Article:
Yesterday, my wife and I watched the new Black Widow movie, which I have to say, we both really enjoyed! It’s a prequel of sorts, taking place shortly after the events of Captain America: Civil War, and the fracture of the Avengers. It struck me as a little bit odd, coming out now rather than at the time, but this is a film that has been in the works, to some degree, for years.
Here be spoilers…
It’s obviously not an origin movie, as we had a lot of that for Natasha in Age of Ultron, but it still manages to give us a similar sort of feel all the same. We get a short flashback at the very start, where we see Natasha and her family, before flashing forward to the “present day”, and Natasha is out on her own once again. After a run-in with Taskmaster, who (it turns out) is after her for some vials she is unwittingly carrying. The vials came from her “sister”, Yelena Belova, and when the two meet up in Budapest it transpires that the vials contain an antidote to the chemical controls used on the Widows by the Red Room. Natasha, who believed the Red Room destroyed when she and Hawkeye assassinated General Dreykov in Budapest, teams up with Yelena to put an end to Dreykov’s control once and for all.
In order to get to Dreykov, they break out Alexei Shostakov from prison – their “father” and 1980s Soviet super soldier. He guides them to Melina Vostokoff, their “mother”, former Widow herself and currently working for Dreykov as a scientist. Melina alerts the Red Room, and all four are taken prisoner, however it soon transpires that Melina is trying to help Natasha bring Dreykov down. The Red Room is revealed to be a floating facility anchored near St Petersburg. Dreykov reveals that both he and his young daughter survived the bomb attack, although he was forced to use technology to keep her alive as the Taskmaster. Dreykov calls all the Widows to help him take down Natasha, but Yelena has recovered more antidote and deploys it just in time. Melina manages to disable one of the engines keeping the Red Room aloft, though fortunately they are all able to escape, Yelena killing Dreykov in the process.
Everybody goes their separate ways, Natasha heading off to help her fellow Avengers. In the post-credits scene, Yelena visits Natasha’s grave and meets her handler, La Contessa Valentina Allegra de Fontaine, who tells her the next target is Hawkeye, who she says is to blame for Natasha’s death.
I really liked this, as I said at the start. It is pretty much classic Marvel movie, with plenty of action but also a lot of humour. I think the dynamic of dysfunctional family that is used throughout the latter stages of the film really helps with this, though also having the character of Yelena being a bit sassy and stuff was a nice touch. She has a lot of time with Natasha, of course, and I particularly liked the back-and-forth they have over superhero poses. I believe Yelena is being set up to take over the mantle of Black Window in future MCU outings, starting with Hawkeye. I haven’t yet seen any more series’ since WandaVision back at the start of the year, so I definitely need to catch up here. Especially since we have the magnificent Julia Louis-Dreyfus in the role of the Contessa! That was lovely, I have to say.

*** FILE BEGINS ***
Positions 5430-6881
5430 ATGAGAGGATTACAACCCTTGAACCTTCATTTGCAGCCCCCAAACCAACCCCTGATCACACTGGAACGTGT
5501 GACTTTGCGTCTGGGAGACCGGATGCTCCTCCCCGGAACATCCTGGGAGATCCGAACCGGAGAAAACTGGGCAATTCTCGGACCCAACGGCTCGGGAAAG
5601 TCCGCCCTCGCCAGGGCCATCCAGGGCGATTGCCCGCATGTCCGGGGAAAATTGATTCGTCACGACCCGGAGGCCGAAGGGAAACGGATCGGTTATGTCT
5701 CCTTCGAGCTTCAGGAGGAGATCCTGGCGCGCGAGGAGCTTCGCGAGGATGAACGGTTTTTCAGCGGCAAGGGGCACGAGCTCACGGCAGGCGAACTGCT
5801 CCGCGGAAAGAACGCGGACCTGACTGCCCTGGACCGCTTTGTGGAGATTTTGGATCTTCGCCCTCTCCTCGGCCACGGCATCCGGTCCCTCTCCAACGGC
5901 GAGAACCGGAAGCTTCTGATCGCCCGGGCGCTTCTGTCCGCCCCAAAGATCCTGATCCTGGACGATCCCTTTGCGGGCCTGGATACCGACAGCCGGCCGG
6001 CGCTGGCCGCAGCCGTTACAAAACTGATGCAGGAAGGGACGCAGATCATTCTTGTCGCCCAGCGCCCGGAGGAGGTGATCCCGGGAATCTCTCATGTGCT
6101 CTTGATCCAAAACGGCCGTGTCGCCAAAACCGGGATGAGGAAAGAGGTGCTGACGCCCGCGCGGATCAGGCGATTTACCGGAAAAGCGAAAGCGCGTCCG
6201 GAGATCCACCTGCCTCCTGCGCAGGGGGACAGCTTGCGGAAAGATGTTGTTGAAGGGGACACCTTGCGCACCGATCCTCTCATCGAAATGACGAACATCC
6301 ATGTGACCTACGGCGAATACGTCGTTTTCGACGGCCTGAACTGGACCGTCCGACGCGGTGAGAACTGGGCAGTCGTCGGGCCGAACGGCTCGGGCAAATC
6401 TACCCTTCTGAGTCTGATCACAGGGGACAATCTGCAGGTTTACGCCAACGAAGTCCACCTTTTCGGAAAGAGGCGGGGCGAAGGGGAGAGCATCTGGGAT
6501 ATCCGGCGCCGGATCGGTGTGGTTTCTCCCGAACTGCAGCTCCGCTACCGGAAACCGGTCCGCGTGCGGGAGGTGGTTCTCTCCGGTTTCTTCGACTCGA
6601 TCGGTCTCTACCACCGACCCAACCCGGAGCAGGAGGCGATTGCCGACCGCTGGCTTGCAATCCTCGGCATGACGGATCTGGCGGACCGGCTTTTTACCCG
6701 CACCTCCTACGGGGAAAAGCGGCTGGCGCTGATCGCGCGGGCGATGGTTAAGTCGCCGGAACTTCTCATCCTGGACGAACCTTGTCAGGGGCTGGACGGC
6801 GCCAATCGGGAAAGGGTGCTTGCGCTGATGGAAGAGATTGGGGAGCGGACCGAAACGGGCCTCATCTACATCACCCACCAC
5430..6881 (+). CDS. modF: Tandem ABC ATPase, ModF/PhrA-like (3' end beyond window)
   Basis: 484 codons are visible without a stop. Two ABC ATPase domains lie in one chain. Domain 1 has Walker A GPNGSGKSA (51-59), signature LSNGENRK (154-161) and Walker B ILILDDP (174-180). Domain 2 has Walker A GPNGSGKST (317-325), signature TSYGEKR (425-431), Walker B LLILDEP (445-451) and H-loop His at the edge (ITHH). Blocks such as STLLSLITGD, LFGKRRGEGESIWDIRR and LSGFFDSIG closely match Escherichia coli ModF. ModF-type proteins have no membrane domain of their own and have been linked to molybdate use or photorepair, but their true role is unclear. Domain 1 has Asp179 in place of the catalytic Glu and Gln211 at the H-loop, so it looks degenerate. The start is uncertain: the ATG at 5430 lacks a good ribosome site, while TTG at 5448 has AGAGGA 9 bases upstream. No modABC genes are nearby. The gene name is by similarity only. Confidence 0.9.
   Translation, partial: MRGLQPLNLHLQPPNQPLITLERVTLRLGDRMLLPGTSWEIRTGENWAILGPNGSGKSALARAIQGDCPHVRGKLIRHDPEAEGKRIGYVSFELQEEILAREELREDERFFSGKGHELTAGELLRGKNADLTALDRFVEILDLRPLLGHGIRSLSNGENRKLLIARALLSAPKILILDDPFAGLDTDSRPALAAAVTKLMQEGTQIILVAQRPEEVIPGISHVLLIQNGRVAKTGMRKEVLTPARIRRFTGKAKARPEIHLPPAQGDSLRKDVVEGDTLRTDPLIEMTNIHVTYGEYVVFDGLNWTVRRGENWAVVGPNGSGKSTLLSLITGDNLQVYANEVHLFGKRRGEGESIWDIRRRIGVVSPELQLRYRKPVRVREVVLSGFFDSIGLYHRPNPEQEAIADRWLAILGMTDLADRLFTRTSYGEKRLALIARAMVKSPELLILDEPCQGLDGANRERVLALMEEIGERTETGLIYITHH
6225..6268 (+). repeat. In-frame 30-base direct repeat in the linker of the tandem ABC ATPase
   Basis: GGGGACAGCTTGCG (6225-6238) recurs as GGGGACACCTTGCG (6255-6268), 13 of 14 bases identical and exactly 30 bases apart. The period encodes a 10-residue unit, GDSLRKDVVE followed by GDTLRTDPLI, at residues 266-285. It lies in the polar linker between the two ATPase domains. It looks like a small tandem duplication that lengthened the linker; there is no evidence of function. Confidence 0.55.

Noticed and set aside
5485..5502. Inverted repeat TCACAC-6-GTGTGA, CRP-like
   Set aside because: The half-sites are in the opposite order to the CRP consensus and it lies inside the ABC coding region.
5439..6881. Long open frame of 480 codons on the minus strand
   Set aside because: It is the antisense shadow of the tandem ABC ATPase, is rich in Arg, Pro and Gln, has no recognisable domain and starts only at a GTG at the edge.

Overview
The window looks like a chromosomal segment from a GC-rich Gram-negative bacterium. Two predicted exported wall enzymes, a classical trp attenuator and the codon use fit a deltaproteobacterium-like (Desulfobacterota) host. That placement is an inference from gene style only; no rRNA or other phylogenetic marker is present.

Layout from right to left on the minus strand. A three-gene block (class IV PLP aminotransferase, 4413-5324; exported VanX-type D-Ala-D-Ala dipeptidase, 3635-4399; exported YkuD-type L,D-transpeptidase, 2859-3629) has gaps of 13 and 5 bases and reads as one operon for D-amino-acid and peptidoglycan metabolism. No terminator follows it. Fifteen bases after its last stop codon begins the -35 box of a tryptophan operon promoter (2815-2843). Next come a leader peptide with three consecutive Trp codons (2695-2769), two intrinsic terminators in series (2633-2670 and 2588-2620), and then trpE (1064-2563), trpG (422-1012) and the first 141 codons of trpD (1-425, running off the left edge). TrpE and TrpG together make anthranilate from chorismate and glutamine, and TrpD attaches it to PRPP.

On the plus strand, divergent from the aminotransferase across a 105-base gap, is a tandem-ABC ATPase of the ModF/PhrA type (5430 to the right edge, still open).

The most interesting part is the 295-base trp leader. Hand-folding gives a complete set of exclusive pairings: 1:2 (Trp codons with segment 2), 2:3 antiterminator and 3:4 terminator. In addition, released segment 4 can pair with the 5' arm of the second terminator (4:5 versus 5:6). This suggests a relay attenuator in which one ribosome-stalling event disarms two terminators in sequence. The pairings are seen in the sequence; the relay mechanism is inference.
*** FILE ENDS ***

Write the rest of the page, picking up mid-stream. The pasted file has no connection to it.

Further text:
David Harbour as Alexei Shostakov was almost light relief really, though the film worked really well having so much light relief – even if some of these moments were coming from a dark place. Rachel Weisz as Melina was also a very solid choice, it was interesting to see her in that kind of mother-figure role, after having been in so many action films herself back in the day. In the middle of all the dark humour though, Scarlett Johansson cuts a much more serious figure, as she takes on her personal crusade against Dreykov in an attempt to free the “enslaved” Widows under his control.
There is of course a lot of action as well, with the destruction of the Red Room at the end reminding me a lot of the helicarrier stuff at the end of Captain America 2 – intentional? I don’t know. The earlier film gave us a lot of Natasha, after all. While Black Widow is less the spy movie that Cap 2 manages to be, and more straightforward revenge flick, we do get some elements of espionage to keep us on our toes.
It was really great to finally be able to sit down and watch a Black Widow solo movie, something that I don’t think I’d been expecting after the bumpy road over the last 16 years of its genesis. While perhaps not as tortured as Spider-Man, this is nevertheless a character who was fought over before coming into the MCU for Iron Man 2 back in 2010. She’s popped up in so many of these films since, with some serious parts to play, that I’m just so thrilled that she finally gets her own movie.
I don’t want to get into the whole “female superhero thing”, because people far more eloquent than I have already discussed such things going back to Captain Marvel and before. But suffice it to say, there really was no need for it to have taken this long for a solo film to be made. Black Widow was established as an Avengers headliner back in 2012, after all. I did kinda like the way she was becoming a bit like Nick Fury though, where she had a significant part to play in any film she was in, but like Hawkeye, she wasn’t destined for her own movie. But as time went on, it kinda went beyond the joke. I mean, she was a huge part of Winter Soldier, after all. However, we’ve got her movie at long last, and it’s great. It still feels a bit odd that it’s essentially out of sequence, being released as the first movie in Phase Four while taking place shortly after the film which launched Phase Three. But I guess that’s just me being weird!